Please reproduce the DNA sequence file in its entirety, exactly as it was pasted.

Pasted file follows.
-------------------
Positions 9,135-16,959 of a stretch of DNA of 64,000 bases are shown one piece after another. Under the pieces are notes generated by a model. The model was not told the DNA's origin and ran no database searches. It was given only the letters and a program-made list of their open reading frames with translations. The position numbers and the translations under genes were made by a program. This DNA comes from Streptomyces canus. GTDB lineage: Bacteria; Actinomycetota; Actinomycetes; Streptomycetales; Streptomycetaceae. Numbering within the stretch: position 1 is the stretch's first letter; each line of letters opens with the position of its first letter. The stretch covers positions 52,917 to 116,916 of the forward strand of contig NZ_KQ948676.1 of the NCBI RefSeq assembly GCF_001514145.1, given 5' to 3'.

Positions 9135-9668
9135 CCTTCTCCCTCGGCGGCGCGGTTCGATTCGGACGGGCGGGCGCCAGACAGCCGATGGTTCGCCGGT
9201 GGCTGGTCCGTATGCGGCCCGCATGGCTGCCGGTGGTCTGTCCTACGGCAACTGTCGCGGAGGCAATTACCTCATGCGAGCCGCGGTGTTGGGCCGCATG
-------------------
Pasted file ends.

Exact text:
Positions 9,135-16,959 of a stretch of DNA of 64,000 bases are shown one piece after another. Under the pieces are notes generated by a model. The model was not told the DNA's origin and ran no database searches. It was given only the letters and a program-made list of their open reading frames with translations. The position numbers and the translations under genes were made by a program. This DNA comes from Streptomyces canus. GTDB lineage: Bacteria; Actinomycetota; Actinomycetes; Streptomycetales; Streptomycetaceae. Numbering within the stretch: position 1 is the stretch's first letter; each line of letters opens with the position of its first letter. The stretch covers positions 52,917 to 116,916 of the forward strand of contig NZ_KQ948676.1 of the NCBI RefSeq assembly GCF_001514145.1, given 5' to 3'.

Positions 9135-9668
9135 CCTTCTCCCTCGGCGGCGCGGTTCGATTCGGACGGGCGGGCGCCAGACAGCCGATGGTTCGCCGGT
9201 GGCTGGTCCGTATGCGGCCCGCATGGCTGCCGGTGGTCTGTCCTACGGCAACTGTCGCGGAGGCAATTACCTCATGCGAGCCGCGGTGTTGGGCCGCATG